The main components of this effective ground-fault current path are made up of the equipment grounding conductors such as bonding jumpers (main, system, supply-side, equipment) and service or system grounded conductors. Equipment grounding conductors are the effective ground-fault current path at the feeder and branch circuit levels of the premise wiring system, and it must be sized in accordance with Table 250.122, which is based on OCPD size. Discontinuous portions of the equipment grounding conduction (EGC) are connected by equipment bonding jumpers that are sized from this same table. While the EGC system connects equipment to the earth to limit the voltage-to-ground at the equipment, it also serves a dual role and bonds noncurrent carrying metal parts of the system together to connect them to the effective ground-fault current path.

Once the EGC delivers fault current to the branch circuit or feeder distribution equipment it has served its function. From there, it needs to transfer to the conductor that will serve as the fault current path back to the source. This is done through the use of the main system and supply-side bonding jumpers. However, because these are bonding jumpers, they are connecting two components of the system together. They are connecting the EGC system to the grounded conductor. Because of this function, there is not an OCPD component to how we size these. Rather, these jumpers are sized based on how much current the system itself can supply through the ungrounded conductors. These conductors are installed as a fault current path and are integral to the EGC being able to perform its duties.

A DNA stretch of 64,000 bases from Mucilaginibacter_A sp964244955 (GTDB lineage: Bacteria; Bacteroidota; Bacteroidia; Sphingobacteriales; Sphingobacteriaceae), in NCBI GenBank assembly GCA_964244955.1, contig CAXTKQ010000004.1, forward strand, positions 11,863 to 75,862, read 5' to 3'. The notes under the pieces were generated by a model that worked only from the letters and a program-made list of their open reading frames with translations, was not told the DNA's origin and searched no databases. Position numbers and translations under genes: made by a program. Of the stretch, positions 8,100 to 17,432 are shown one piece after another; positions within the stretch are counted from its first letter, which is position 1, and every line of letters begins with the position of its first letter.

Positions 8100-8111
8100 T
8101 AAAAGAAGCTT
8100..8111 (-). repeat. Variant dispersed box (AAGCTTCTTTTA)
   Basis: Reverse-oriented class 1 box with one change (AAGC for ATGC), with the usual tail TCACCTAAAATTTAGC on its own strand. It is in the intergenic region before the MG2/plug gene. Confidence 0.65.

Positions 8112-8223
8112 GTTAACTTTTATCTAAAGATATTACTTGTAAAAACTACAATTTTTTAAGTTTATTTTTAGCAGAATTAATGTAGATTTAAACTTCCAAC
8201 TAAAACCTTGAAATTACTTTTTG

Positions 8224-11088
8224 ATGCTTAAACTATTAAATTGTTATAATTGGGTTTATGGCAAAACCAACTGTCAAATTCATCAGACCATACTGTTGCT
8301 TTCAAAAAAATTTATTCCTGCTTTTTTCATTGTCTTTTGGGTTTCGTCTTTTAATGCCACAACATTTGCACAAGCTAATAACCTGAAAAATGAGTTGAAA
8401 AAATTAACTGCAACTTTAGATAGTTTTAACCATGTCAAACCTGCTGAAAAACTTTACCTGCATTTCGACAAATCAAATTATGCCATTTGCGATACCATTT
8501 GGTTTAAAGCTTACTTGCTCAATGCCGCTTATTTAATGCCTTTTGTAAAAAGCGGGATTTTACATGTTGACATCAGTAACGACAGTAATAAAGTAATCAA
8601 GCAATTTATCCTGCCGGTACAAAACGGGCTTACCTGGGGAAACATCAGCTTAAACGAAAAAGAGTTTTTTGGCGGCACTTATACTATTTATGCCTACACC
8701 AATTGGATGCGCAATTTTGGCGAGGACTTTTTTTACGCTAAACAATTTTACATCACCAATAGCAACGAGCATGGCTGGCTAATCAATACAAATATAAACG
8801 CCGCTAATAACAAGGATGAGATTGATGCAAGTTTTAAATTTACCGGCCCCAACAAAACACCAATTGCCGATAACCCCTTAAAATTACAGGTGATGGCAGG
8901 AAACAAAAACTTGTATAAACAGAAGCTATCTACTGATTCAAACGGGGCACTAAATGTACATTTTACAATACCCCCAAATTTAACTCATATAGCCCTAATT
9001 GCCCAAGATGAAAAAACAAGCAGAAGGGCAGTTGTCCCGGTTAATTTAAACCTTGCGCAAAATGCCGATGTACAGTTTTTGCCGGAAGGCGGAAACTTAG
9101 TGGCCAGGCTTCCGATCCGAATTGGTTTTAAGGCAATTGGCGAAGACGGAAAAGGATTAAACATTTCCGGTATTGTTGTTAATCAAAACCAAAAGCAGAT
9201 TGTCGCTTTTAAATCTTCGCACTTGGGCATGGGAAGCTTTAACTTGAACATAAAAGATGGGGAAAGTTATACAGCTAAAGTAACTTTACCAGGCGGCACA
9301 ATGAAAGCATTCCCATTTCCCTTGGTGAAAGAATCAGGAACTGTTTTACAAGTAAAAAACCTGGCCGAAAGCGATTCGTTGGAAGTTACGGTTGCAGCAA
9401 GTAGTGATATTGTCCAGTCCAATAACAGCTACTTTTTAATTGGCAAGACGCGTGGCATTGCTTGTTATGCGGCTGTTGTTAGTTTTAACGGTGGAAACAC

The last link in the chain gets back to the source, and the service level is often a transformer on a pole or located somewhere outside of the building. We make the connection from the EGC to the grounded conductor in the first disconnecting means on the premises and rely on the grounded conductor to deliver the fault current back to the source. All of these bonding jumpers and the grounded conductor are sized based on the potential fault current that can be supplied by the source. Table 250.102(C) sizes fault current paths based on what size ungrounded conductors are installed. Grounded conductors might also serve as neutral conductors, and this requires other considerations based on how much neutral current the conductor will carry. The two different roles of the neutral conductor must be compared and the larger of the two must be used.

In addition to serving as a fault current path, bonding is often used to keep an environment at the same potential. In certain environments, small changes in voltage can have dire consequences.

When grounding or bonding, or performing any electrical work governed by the NEC, remember the purpose of the code: to keep everyone safe. Understanding why you’re applying codes and standards, will help you determine how you perform the work.  

About The Author

Vigstol is an electrical safety consultant for E-Hazard, a provider of electrical safety consulting and training services. He is also the co-host of E-Hazard’s electrical safety podcast “Plugged Into Safety.” For more information, check out





featured Video


New from Lutron: Lumaris tape light

Want an easier way to do tunable white tape light?


Related Articles